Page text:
Climat, a wine-focused restaurant, is set to open this autumn on the rooftop of Blackfriars House. Credit: via Siobhan Hanley Communications

Wine-focused rooftop restaurant coming to Manchester

Main contractor Dragonfly is transforming the roof of Bruntwood Works’ Blackfriars House into the home of Climat, a new endeavour from the team behind Chester’s Michelin-favourite eatery Covino.

Middleton-based Dragonfly has been on-site since January on the project. The aim is for Climat to open this autumn, offering diners a chance to enjoy 360-degree views of Manchester city centre while enjoying a daily-changing, seasonal-based food menu and a collection of 250 wines. Climat will share Luke Richardson as an executive chef with Covino.

Christopher Laidler, the owner of Climat and Covino, said opening an eatery in Manchester “represents a big step up” for the restaurant group.

“The site has so much to offer and we’re going to add something special to a great city,” Laidler said. “The space will be unique to others with its panoramic views and we can’t wait to share our progress during the build leading up to opening in autumn.”

Bruntwood head of retail and leisure, Charlotte Wild, said now felt like the right time to bring forward a new dining space in Manchester city centre.

“Climat will bring a unique experience to this exciting part of the city,” Wild said, later describing the restaurant as an “inspiring addition to Manchester”.

Wild continued: “We’re delighted to be welcoming Chris and his team to our Blackfriars community – they have an amazing vision and will complement this beautiful building perfectly.

“For us, hospitality is completely central to the workplace of the future and so to have such a high-quality offering at Blackfriars makes perfect sense.”

Construction is underway to build Climat. Credit: PNW

Building on the roof of a 1920s building came with technical challenges, not least when it came to weight. For instance, Climat will have a fully-enclosed glazed wine room that weighs five tonnes.

Building directly on the roof was not an option. Dragonfly thus opted to construct a steel superstructure that floats above the original roof and connects to the existing parapet walls.

Other challenges included working at height, the ever-changing Manchester weather and getting the right sequencing for the project.

“That was really tricky,” said Joe McKenna, managing director and founder of Dragonfly.

Dragonfly also had to be flexible.

“Because of the nature of the building – the fact you’re working with an existing structure – it is only when you start to open up that existing structure that you find things you’ve got to be adaptable on,” McKenna said.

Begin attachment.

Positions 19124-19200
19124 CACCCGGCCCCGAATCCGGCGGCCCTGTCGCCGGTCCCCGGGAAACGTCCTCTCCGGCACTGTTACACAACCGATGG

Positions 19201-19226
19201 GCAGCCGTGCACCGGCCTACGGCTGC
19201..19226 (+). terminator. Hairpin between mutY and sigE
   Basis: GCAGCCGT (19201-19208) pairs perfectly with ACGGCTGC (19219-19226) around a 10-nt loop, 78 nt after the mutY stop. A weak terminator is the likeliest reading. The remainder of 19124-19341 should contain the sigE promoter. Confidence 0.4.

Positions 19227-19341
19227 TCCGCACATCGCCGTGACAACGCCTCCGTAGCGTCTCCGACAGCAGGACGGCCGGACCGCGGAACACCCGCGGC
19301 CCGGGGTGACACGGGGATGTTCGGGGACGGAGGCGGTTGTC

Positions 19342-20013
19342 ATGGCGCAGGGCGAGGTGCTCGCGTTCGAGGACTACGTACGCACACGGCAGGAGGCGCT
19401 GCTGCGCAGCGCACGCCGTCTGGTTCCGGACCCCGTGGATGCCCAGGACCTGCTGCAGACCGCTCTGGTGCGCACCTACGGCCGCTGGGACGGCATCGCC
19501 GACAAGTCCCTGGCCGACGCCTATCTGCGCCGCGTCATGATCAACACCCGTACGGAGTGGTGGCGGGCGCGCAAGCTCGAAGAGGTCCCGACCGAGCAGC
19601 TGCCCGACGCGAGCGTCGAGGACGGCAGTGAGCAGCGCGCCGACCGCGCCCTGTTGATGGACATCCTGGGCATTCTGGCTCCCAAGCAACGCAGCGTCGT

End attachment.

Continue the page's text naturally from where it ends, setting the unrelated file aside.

“There’s going to be changes and tweaks, but we were really lucky because we have some great partners in the fabrication of the steelwork and glass.”

These partners were able to make quick changes, including when news came that a wine room would be needed – something that had not originally been in the cards.

The rooftop view from Blackfriars House. Credit: PNW

McKenna noted that changing technology and ways of thinking had also helped make the project possible.

“In the past, developers were traditionally nervous about adding a structure like this to an old building,” McKenna said. “But the value of the square footage on a roof is immense. You’ve got to maximise this. That’s pushed technology to come up with solutions that are going to maximise that estate.”

Dragonfly was helped in the project by its knowledge of Blackfriars, having worked on the building in some capacity since 2015. This has included Dragonfly’s fit-out services.

Working with Bruntwood, Dragonfly helped modernise lift lobbies and create a coworking hub, podcast studio and ground-floor café in the space. This was part of Bruntwood’s £200m Pioneer programme, which seeks to transform existing buildings into thriving workspaces that are filled with biophilia and amenities.

In addition to the rooftop restaurant, Dragonfly is also incorporating space on the Blackfriars’ roof for community events and yoga classes.

“It won’t be the typical Manchester rooftop,” said Tess McKenna, business development lead at Dragonfly. “It will be something a little bit different.”

McKenna said she and the Dragonfly team are looking forward to enjoying the fruits of its labour when the restaurant finally opens.

“What we’ve done will be quite impressive, given the challenges and circumstances of the climate at the minute,” she said.

“I’m excited to sit up there with a glass of wine and just enjoy it and the views.”

Joe McKenna and Tess McKenna on the roof of Blackfriars House. Credit: PNW

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